Judge allows Black Lives Matter founder’s lawsuit to proceed

Wave Wire Services

LOS ANGELES — A co-founder of Black Lives Matter Los Angeles who alleges her civil rights were violated by police during a “swatting” episode in which a caller falsely alleged hostages were being held at her home at gunpoint in 2020 can take her lawsuit against the city of Los Angeles to trial, a judge ruled March 5.

Los Angeles Superior Court Judge Rupert A. Byrdsong denied a defense motion to dismiss Melina Abdullah’s case, which also names as a defendant former Los Angeles Police Department Chief Michel Moore.

“In the instant case, plaintiff provided admissible evidence which created triable issues of fact,” the judge wrote, referring in part to the deposition of Roger Clark. Clark is a police practices expert who stated in a sworn declaration for the plaintiff that a sergeant at the scene knew that Abdullah lived at the home and should have called her or knocked on her door to get her to come out.

Instead, Abdullah was ordered to come outside, according to Clark, who also maintained that the sergeant was “heavy-handed and provocative” rather than intent on gathering information during the Aug. 12, 2020, call response.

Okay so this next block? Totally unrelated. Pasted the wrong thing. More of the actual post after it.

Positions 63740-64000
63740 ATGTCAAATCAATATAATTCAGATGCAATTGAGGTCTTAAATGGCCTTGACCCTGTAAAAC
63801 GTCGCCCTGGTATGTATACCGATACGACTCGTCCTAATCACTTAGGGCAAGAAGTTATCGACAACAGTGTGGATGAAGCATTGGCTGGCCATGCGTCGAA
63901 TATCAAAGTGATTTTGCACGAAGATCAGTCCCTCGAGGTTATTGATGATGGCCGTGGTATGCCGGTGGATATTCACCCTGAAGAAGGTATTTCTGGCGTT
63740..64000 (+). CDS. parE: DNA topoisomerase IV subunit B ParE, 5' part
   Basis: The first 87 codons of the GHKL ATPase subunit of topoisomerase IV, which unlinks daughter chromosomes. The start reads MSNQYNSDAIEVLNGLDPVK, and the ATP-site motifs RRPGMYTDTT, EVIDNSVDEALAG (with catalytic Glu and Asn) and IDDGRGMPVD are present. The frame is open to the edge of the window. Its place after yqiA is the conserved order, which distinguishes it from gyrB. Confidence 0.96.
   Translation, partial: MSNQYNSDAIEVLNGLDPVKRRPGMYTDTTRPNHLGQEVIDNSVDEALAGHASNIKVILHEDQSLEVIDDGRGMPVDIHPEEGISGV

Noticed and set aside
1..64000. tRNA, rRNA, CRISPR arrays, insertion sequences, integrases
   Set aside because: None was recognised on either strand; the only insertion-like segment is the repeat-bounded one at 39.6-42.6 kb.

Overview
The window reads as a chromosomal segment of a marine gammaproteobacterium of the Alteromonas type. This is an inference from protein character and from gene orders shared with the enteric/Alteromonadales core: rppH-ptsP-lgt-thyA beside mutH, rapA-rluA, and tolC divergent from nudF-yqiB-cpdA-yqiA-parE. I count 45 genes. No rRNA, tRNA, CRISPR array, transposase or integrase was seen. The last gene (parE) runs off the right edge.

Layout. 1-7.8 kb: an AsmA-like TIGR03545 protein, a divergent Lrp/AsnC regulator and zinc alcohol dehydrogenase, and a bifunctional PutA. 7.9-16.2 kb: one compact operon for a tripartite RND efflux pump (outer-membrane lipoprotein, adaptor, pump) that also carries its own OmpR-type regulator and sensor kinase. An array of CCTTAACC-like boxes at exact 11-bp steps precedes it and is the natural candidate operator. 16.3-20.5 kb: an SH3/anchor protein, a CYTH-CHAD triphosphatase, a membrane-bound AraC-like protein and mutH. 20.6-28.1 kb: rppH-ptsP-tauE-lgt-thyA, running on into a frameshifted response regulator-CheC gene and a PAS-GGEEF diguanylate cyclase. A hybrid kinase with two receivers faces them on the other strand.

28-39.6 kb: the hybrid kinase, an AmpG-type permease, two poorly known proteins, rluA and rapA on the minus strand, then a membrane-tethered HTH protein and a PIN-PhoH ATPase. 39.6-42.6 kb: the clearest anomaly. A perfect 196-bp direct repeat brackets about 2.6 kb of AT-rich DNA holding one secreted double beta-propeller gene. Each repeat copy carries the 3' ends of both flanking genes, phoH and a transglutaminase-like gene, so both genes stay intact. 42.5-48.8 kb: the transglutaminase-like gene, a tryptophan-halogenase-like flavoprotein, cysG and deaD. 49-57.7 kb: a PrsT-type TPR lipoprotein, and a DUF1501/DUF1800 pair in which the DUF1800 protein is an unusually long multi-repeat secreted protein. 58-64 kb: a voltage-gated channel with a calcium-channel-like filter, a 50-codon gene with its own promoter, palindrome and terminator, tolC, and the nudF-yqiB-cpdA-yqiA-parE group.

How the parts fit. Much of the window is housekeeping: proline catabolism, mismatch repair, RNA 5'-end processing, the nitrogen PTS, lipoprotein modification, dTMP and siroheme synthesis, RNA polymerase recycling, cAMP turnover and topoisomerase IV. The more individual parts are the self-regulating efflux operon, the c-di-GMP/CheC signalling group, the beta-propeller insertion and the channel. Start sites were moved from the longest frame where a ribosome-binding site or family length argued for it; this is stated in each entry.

In her declaration, Abdullah said that she saw the officers outside of her home and heard their commands to come outside, she felt she had the choices of either stepping outside and being shot and killed or staying indoors and risking the chance the police would shoot inside her home and possibly hit her children.

“When I did comply with the order and exited my home, I looked toward the officers assembled on the street,” Abdullah said. “I would estimate I saw two guns pointed in my direction. I feared they were going to shoot me. That is why I complied with their orders.”

The LAPD subsequently concluded the call was a “swatting” prank in which a caller deliberately claims the existence of a phony emergency so as to bring police to a location.

In their court papers, lawyers for the City Attorney’s Office maintained that the LAPD actions were lawful and reasonable and that the officers did not retaliate against Abdullah or intentionally seek to violate her civil rights. The lawyers said the caller untruthfully claimed that hostages were being held at gunpoint in Abdullah’s home.

“On the contrary, defendants acted in furtherance of protecting [Abdullah] and the other occupants inside from the threat of being shot by the alleged hostage-taker,” according to the pleadings of the City Attorney’s Office.

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